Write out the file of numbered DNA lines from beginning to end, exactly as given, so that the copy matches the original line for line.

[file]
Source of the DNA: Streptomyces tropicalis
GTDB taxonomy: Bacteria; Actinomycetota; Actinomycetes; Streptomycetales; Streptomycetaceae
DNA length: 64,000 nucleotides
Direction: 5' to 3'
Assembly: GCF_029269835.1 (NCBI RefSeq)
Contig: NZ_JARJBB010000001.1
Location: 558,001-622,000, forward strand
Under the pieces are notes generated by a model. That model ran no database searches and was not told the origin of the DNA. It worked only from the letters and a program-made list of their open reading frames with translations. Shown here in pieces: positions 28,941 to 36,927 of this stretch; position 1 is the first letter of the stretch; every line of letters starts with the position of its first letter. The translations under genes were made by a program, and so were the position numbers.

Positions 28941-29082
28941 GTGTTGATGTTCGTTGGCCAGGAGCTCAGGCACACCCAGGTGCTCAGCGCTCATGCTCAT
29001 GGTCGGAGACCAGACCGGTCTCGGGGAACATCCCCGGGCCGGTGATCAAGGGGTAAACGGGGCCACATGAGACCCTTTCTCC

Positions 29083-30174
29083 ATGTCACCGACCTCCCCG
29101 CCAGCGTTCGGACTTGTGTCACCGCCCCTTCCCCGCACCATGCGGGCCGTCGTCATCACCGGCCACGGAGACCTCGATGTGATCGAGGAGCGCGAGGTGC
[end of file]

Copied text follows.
Source of the DNA: Streptomyces tropicalis
GTDB taxonomy: Bacteria; Actinomycetota; Actinomycetes; Streptomycetales; Streptomycetaceae
DNA length: 64,000 nucleotides
Direction: 5' to 3'
Assembly: GCF_029269835.1 (NCBI RefSeq)
Contig: NZ_JARJBB010000001.1
Location: 558,001-622,000, forward strand
Under the pieces are notes generated by a model. That model ran no database searches and was not told the origin of the DNA. It worked only from the letters and a program-made list of their open reading frames with translations. Shown here in pieces: positions 28,941 to 36,927 of this stretch; position 1 is the first letter of the stretch; every line of letters starts with the position of its first letter. The translations under genes were made by a program, and so were the position numbers.

Positions 28941-29082
28941 GTGTTGATGTTCGTTGGCCAGGAGCTCAGGCACACCCAGGTGCTCAGCGCTCATGCTCAT
29001 GGTCGGAGACCAGACCGGTCTCGGGGAACATCCCCGGGCCGGTGATCAAGGGGTAAACGGGGCCACATGAGACCCTTTCTCC

Positions 29083-30174
29083 ATGTCACCGACCTCCCCG
29101 CCAGCGTTCGGACTTGTGTCACCGCCCCTTCCCCGCACCATGCGGGCCGTCGTCATCACCGGCCACGGAGACCTCGATGTGATCGAGGAGCGCGAGGTGC